By Railfan & Railroad Staff
WASHINGTON — Amtrak is unlikely to meet its goal of bringing all of its stations into compliance with the Americans with Disabilities Act by 2027, the railroad’s Office of Inspection General announced Tuesday in a new report.
Amtrak has said it plans on upgrading 312 stations over the next six years at a cost of about $1.2 billion. But the Office of Inspector General said that will only happen if the railroad develops a better plan to achieve that timeline. For example, between October 2017 and April 2021, the railroad brought 36 depots into compliance, a pace that is far short of what is needed to meet that 2027 goal.
Amtrak has struggled to comply with the Americans with Disabilities Act, which was passed in 1990, and gave the railroad 20 years to upgrade its trains and stations for people who have mobility issues. The railroad blew past that 2010 deadline and still has a long way to go, resulting in a massive settlement with the Department of Justice last year.
According to the report, Amtrak’s ADA stations team is already stretched thin, and without an increase in staffing and contractors, the team will face challenges in bringing the remaining stations into compliance by the target date. Company planning documents do not identify how Amtrak will use the current 46 contractors and eight full-time employees who make up the ADA stations team to achieve the increased output in work and expenditures.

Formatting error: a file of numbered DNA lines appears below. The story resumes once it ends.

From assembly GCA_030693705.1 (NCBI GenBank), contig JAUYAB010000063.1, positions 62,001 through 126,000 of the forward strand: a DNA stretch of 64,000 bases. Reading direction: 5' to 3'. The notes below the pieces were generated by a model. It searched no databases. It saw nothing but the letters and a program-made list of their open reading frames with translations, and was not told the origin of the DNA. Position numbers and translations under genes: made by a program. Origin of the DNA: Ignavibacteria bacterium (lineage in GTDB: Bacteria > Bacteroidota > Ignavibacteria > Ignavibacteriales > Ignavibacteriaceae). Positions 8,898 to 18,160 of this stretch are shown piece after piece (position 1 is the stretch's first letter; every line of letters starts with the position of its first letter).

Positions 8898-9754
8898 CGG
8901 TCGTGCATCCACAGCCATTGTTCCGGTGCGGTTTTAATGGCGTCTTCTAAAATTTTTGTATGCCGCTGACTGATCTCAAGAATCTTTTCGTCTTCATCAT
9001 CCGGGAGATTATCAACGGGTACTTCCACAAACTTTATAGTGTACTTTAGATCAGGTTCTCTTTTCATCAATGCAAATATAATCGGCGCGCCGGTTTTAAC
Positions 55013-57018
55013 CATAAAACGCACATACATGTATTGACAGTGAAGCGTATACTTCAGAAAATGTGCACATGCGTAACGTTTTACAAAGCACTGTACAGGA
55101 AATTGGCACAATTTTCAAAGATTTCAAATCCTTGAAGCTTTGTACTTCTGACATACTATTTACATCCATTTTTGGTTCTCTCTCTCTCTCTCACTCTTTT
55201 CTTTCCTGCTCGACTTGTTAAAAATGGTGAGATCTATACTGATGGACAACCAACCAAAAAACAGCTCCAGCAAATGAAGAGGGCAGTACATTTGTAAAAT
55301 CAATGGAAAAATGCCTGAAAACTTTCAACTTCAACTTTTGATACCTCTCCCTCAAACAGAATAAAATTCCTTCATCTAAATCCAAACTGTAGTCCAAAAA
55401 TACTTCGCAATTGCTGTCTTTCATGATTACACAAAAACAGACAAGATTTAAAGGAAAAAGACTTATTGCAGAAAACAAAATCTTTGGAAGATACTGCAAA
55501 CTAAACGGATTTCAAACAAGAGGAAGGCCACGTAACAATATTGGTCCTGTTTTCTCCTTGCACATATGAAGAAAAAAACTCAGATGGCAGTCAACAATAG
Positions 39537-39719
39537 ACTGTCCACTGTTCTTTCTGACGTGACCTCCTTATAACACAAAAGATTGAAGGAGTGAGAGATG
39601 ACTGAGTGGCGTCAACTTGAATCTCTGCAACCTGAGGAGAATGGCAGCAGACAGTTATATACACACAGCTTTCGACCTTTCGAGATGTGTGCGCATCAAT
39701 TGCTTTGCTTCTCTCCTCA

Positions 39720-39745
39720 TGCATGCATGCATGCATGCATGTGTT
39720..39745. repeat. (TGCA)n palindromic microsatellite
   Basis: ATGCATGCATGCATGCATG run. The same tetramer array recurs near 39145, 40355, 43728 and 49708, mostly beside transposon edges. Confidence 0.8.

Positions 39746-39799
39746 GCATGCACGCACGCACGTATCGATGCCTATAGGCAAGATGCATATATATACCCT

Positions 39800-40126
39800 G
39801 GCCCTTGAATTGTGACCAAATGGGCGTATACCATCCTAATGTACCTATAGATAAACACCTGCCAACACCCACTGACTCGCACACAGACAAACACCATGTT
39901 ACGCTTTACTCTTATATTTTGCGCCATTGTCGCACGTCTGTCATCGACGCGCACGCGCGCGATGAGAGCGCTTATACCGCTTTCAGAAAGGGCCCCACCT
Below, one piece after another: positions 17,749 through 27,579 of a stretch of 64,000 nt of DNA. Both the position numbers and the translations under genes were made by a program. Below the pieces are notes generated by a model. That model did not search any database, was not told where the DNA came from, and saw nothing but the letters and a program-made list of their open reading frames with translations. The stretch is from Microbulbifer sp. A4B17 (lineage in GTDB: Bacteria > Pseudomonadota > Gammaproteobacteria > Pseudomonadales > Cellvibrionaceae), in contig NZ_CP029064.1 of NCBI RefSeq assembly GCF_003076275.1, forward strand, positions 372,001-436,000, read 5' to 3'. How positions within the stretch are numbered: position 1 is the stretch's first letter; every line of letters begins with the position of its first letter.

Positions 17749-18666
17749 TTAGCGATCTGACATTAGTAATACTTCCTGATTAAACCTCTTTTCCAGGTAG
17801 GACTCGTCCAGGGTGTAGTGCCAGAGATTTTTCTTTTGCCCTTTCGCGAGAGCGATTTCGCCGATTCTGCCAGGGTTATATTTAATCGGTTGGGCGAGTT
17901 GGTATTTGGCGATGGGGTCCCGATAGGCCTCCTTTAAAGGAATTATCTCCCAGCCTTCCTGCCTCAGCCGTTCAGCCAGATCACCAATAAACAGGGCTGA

The report also noted that Amtrak was struggling to upgrade stations that were owned or controlled by third parties because the railroad can’t do anything without their approval. For example, upgrades to the station in Elko, Nevada, have been on hold for 10 years because of such an impasse. “The company can take steps to gain third party compliance such as asking for the Department of Justice to intervene and enforce federal mandates requiring a third party to cooperate with Amtrak in addressing ADA deficiencies, but it does not have guidance in place that institutionalizes the steps Amtrak staff can take when they reach a stalemate,” the Office of Inspector General wrote.